White Collar Attorney

Federal Drug Manufacturing and Trafficking Charges

The United States government’s “War on Drugs” has led to vigorous prosecution of all drug crimes, including drug cultivation, distribution and manufacturing of a controlled substance. Penalties vary based on the severity of the crime, but for those charged with federal drug crimes, the best recourse for a strong defense is hiring a skilled federal drug lawyer.

Understanding the Severity of Drug Trafficking

Drug trafficking involves the manufacturing, importing, exporting, sale, distribution, or dispensing of a controlled substance. This includes commonly used illegal street drugs such as cocaine, marijuana, and heroin and illegal prescription drugs. You can even face the same penalties if you possess the drugs or precursors and the prosecutor can prove you intended to sell or manufacture it. Possession with intent to distribute is a serious offense, wherein the intent is considered as much a criminal act as the actual sale or distribution.

Federal Drug Manufacturing and Trafficking Attorney in DCWhen you are charged with drug trafficking or other federal offenses, your penalty is determined by the facts of your case and the federal sentencing guidelines. Efforts to curb illegal drug use and drug-related crime within the country have resulted in severe sentences for federal drug trafficking and related crimes. Most of the penalties and restrictions related to federal drug manufacturing and trafficking charges are outlined in Title 18 U.S. Code Section 841, while conspiracy to commit such crimes can be found in Title 18 U.S. Code Section 846.

If you are facing federal drug charges, an experienced criminal defense attorney who has handled cases involving federal drug manufacturing and trafficking allegations can be your best ally. Federal drug laws are extremely harsh, and federal trafficking charges carry lengthy prison sentences and significant fines. However, if you are charged with federal drug crimes, you have options for your defense. A criminal defense attorney with experience in federal trafficking cases can assist you in weighing your options and coming up with the best strategy aimed at minimizing the impact of a federal criminal charge. You can build a solid defense with sound legal counsel.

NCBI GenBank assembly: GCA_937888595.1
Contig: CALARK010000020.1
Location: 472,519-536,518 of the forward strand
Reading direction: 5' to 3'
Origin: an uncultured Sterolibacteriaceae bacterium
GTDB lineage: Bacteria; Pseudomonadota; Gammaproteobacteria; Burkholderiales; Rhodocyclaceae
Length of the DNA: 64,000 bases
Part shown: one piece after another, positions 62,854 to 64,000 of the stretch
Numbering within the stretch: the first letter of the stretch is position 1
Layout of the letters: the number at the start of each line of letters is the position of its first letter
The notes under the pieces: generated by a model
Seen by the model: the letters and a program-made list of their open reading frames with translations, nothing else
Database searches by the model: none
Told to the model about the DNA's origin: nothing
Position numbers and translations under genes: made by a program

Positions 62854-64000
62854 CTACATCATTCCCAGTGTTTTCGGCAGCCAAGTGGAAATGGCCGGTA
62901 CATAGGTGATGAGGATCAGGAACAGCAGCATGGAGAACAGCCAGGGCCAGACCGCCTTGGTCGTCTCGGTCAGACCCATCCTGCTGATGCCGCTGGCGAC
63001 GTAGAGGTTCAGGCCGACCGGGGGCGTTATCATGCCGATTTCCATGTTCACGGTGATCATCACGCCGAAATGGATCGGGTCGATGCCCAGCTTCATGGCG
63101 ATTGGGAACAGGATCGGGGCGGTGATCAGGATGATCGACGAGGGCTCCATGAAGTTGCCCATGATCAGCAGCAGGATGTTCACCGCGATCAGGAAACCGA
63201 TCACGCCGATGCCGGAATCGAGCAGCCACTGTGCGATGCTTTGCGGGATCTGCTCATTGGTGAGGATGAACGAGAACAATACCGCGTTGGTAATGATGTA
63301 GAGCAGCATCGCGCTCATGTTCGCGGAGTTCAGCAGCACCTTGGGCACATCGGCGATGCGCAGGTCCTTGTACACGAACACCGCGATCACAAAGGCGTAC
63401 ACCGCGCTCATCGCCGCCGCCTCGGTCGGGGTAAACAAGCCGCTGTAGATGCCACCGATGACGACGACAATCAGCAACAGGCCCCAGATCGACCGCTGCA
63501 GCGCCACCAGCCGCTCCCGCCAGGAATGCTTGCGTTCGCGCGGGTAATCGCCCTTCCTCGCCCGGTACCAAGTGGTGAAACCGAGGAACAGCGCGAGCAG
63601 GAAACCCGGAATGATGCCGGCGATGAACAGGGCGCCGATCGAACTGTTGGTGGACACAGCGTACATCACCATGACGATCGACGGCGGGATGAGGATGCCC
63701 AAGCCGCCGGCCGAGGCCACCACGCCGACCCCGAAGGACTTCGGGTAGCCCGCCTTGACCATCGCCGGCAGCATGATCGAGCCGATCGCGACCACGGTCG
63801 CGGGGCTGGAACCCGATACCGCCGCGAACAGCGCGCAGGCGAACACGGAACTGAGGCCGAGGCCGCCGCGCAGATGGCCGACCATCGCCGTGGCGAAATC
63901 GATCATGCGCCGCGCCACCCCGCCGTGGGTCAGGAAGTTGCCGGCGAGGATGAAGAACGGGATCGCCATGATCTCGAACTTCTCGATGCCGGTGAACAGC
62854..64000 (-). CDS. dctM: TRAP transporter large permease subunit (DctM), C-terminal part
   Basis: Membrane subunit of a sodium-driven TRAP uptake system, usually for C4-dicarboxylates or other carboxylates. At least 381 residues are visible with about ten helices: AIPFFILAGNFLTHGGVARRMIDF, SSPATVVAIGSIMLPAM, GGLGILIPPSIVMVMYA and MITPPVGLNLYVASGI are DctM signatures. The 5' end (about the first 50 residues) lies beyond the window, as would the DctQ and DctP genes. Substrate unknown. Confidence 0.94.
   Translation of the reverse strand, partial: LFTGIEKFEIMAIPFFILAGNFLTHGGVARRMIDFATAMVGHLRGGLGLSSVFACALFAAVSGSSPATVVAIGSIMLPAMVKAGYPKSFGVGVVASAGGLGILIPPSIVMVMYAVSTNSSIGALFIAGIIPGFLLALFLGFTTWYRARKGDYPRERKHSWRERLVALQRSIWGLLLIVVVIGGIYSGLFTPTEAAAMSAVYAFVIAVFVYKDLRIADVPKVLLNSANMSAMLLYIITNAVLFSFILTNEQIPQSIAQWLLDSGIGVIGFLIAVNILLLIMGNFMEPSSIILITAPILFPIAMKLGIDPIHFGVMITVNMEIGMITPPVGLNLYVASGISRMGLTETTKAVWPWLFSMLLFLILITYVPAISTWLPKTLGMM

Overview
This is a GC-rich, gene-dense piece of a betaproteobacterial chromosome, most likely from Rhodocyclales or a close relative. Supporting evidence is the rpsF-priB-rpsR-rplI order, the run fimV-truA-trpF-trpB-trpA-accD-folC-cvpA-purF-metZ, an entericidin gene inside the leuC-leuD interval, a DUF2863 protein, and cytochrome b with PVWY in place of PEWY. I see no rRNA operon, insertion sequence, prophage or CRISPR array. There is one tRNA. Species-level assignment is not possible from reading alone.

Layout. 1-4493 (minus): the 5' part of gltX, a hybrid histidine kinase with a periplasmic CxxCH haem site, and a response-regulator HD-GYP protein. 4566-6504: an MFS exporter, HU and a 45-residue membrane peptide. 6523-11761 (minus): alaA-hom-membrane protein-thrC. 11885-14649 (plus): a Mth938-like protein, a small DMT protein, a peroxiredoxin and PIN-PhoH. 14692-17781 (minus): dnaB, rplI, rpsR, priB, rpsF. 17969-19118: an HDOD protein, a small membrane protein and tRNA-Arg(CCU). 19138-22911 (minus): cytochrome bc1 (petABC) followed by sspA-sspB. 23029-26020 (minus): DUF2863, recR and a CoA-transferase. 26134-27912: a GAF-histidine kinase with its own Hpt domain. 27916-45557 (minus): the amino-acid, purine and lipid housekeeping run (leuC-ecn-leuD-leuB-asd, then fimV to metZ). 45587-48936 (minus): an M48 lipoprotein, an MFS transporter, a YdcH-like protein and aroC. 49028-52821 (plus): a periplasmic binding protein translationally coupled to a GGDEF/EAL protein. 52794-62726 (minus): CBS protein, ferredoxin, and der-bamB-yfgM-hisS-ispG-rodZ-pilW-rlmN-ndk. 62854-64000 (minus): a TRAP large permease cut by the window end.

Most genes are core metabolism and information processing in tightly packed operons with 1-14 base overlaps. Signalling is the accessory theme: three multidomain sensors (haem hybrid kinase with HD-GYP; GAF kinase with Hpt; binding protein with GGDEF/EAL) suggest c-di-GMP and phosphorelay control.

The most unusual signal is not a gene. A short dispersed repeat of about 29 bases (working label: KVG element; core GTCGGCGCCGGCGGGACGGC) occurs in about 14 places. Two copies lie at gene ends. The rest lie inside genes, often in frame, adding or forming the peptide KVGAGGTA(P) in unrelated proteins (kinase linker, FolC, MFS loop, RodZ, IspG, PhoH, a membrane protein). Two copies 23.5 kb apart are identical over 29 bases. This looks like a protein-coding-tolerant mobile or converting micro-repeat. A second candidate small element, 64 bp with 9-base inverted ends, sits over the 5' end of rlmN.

Mandatory Minimums and Imprisonment

Under the federal sentencing guidelines, drug trafficking convictions carry some of the harshest mandatory minimum sentences currently on the books. For example, if you are convicted of trafficking more than 5 grams of meth, more than 100 grams of heroin, or 500 grams of powder cocaine you will face a mandatory minimum sentence of 5 years. For a second offense, the penalty is doubled to 10 years. Remember, these are minimum sentences. A conviction may lead to a prison sentence much greater than 5 years on the first offense or 10 years on the second offense depending on the nature of the case and the decision of the sentencing judge. Our federal lawyers will work hard to get the charges reduced, the case dismissed, or a not guilty verdict at trial. We work to protect our clients from unfair or inflated charges and to help them in their efforts to avoid mandatory minimum sentences.

When you first begin to suspect you are under investigation for a federal drug crime or you are first charged with drug trafficking, the thought of spending five or more years in a federal prison can be frightening indeed. You need an experienced and aggressive attorney to assist you in facing these federal charges head on, exploring your options, and mounting the best defense possible.

Contact Terry Eaton Attorney at Law

If you have been charged in such a case, contact federal drug crimes lawyer Terry Eaton today. Mr. Eaton and his team can discuss your options during a free, initial consultation and provide you with the best path forward. Call (202) 600-9900 for more information or to schedule an appointment.

Terry Eaton in His Own Words

Below are several links to question-and-answer pages excerpted from an interview with Terry Eaton in which he discusses federal drug cases.

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